Three RadioShacks for Jamaica by 2018
By Friday, the first of at least three RadioShack stores in Jamaica will open in Mandeville.
The electronics stores will be operator by Unicomer Jamaica, the same company that manages the Courts furniture chain, Ashley Home Store and Lucky Dollar.
Unicomer Jamaica Managing Director Dennis Harris is not disclosing the investment to be made in the RadioShack operation.
The Mandeville store will operate in 450 square feet of store space, but Harris says the small size of that operation belies big plans for the operation.
"We are putting down a few million well," he said, without disclosing the actual spend, "but the Mandeville store is small compared to others that we'll be doing," Harris told Gleaner Business.
The next two stores will be in Kingston and Montego Bay.
Harris told Gleaner Business that the Unicomer Group recently opened six similar RadioShack stores in Trinidad, Barbados and Guyana. He says this is part of a deliberate strategy to take advantage of an opening in the regional technology and appliances market.
"We've done our studies in getting a perspective for the brand and our view is that the brand has equity not only in Jamaica, but we've looked at it across the Caribbean as a group and we feel that there is sufficient brand equity in RadioShack. We can create something special in the market," Harris opined.
In April 2015, Unicomer's parent company, Regal Forest Holdings, acquired the brand and franchising rights, intellectual property, and existing contracts for RadioShack stores in Central America, South America, and the Caribbean.
Currently, Unicomer owns and operates 75 RadioShack stores in CuraÁao, El Salvador, Guatemala, Honduras, Nicaragua, Trinidad, Barbados and Guyana.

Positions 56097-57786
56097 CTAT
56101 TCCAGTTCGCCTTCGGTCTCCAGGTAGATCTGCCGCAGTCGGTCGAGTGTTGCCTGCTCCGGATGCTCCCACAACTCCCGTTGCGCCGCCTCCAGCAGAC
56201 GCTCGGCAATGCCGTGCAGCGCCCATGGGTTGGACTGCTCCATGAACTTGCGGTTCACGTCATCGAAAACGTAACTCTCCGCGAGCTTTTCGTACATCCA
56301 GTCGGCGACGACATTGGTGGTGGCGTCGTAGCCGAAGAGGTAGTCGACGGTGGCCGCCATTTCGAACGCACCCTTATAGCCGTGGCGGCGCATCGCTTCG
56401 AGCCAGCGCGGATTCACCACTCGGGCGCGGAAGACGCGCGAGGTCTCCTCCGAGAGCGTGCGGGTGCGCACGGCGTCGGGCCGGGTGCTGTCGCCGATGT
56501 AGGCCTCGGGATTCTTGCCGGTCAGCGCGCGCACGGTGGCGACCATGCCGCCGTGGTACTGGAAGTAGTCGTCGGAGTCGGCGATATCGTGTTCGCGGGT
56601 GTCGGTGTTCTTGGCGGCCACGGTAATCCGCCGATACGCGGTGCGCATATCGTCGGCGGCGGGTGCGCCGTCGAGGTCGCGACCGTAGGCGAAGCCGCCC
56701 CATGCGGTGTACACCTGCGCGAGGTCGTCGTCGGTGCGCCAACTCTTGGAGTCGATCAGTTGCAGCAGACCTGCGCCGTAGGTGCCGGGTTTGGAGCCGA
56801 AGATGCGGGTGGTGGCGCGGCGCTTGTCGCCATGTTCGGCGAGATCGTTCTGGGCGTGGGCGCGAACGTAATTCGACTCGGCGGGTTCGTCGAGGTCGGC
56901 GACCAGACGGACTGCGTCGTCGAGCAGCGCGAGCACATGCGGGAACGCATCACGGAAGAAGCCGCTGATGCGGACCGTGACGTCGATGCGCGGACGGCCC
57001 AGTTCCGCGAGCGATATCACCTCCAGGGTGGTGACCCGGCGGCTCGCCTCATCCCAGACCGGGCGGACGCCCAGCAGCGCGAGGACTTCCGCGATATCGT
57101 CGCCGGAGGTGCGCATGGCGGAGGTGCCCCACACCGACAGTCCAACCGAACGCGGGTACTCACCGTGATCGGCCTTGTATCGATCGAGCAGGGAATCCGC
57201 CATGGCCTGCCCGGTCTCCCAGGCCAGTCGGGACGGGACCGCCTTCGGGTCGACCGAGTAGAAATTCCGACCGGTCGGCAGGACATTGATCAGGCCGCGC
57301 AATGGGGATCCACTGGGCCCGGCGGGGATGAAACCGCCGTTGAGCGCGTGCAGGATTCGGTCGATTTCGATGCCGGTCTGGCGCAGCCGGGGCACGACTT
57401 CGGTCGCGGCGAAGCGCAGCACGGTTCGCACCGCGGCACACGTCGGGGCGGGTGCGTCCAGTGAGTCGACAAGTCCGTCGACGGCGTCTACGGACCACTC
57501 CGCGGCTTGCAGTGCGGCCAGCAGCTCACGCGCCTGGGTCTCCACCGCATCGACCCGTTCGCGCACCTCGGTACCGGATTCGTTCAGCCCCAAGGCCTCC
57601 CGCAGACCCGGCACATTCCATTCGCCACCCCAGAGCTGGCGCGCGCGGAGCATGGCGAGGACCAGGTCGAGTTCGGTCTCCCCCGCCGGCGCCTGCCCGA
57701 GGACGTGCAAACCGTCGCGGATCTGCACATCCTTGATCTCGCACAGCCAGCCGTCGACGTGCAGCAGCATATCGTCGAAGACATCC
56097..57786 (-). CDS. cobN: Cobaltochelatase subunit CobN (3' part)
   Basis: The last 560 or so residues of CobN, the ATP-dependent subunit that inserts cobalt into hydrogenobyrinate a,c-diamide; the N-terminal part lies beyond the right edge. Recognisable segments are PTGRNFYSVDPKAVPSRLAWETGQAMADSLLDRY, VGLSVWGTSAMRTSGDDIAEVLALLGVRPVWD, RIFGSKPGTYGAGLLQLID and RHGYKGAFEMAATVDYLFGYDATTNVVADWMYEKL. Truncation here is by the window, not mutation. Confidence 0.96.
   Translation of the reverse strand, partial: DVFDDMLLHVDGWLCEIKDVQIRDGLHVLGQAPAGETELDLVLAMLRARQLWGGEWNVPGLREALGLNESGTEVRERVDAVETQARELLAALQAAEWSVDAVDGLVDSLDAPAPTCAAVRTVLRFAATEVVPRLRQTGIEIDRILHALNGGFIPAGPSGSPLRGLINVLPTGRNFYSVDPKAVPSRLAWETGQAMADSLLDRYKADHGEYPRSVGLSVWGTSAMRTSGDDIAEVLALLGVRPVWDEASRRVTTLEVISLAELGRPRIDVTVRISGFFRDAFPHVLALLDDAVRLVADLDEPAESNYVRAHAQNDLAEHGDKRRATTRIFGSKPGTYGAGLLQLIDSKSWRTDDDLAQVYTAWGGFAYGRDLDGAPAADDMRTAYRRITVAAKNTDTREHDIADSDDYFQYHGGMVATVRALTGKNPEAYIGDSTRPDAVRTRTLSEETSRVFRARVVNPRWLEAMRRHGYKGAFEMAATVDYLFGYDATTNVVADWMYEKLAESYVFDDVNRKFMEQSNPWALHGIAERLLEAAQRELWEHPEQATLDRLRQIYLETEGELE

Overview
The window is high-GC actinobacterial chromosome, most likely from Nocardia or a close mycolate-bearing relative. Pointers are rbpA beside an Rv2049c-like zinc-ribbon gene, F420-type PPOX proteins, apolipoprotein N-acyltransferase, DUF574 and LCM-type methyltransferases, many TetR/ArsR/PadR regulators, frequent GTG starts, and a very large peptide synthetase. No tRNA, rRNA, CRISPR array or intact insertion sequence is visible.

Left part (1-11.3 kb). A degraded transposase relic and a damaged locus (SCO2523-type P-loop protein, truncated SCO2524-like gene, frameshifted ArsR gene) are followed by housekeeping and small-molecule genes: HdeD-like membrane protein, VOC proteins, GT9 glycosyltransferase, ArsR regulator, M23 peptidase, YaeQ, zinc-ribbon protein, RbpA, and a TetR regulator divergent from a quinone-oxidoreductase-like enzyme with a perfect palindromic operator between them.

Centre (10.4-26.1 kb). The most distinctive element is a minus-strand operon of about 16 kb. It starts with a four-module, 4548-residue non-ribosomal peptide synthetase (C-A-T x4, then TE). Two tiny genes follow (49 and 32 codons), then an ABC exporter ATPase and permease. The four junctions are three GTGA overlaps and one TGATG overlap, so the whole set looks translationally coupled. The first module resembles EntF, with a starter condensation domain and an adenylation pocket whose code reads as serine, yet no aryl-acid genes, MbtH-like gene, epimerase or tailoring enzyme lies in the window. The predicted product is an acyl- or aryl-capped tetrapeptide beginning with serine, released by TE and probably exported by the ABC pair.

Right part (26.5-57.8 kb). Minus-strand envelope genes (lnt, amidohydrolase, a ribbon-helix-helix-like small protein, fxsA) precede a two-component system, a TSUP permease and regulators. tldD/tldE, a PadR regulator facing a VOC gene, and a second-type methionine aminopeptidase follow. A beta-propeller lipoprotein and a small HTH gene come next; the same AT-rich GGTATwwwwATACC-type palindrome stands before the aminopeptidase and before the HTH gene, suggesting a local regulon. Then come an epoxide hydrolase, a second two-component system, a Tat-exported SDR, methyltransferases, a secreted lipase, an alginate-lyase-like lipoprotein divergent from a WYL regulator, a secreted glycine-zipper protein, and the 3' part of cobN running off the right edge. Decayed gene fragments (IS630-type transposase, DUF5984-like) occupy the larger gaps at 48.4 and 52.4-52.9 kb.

Additionally, Unicomer through its Global Franchise Unit, manages business relations with authorised RadioShack franchises, that collectively operate 171 licensed franchised stores in Antigua, Costa Rica, Haiti, Paraguay and Peru, according to a release from the company.
RadioShack Jamaica will be managed as a separate chain, but will leverage the scale and connections of the Unicomer Jamaica operations, Harris said.
"The way we've done this sort of business is that it stands alone on its own, but the overall infrastructure of the Unicomer business in Jamaica provides the necessary support," Harris said
He is downplaying suggestions that similarities in RadioShack's catalogue may interfere with the business and profitability of Courts, which trades in appliances and electronics, as well as furniture. Harris is insisting that there is room for both brands to operate.
"The crossover of products between the two is going to be limited. This is about 40 per cent. It means that the other 60 per cent is going to be dedicated RadioShack products," he said.
RadioShack will stock electronics such as speakers and transmitters, notebook computers, tablets, power banks, headphones, Android boxes and fitness trackers.
"We're excited about it and we feel that it will add to our portfolio of products that we carry, giving us more novel products in the marketplace from a brand that is world-recognised. It was an easy decision for us," Harris said.
He acknowledged that RadioShack had failed in the US market, but countered that when Unicomer acquired Courts there had been a similar problem with that brand in the United Kingdom.
"In my time here, we've never done anything that has not worked. We've done the studies and looked at the possibilities, and we've decided that there is a niche out there for us to exploit," Harris said.
The Unicomer Group operates in 20 countries across Central American and the Caribbean.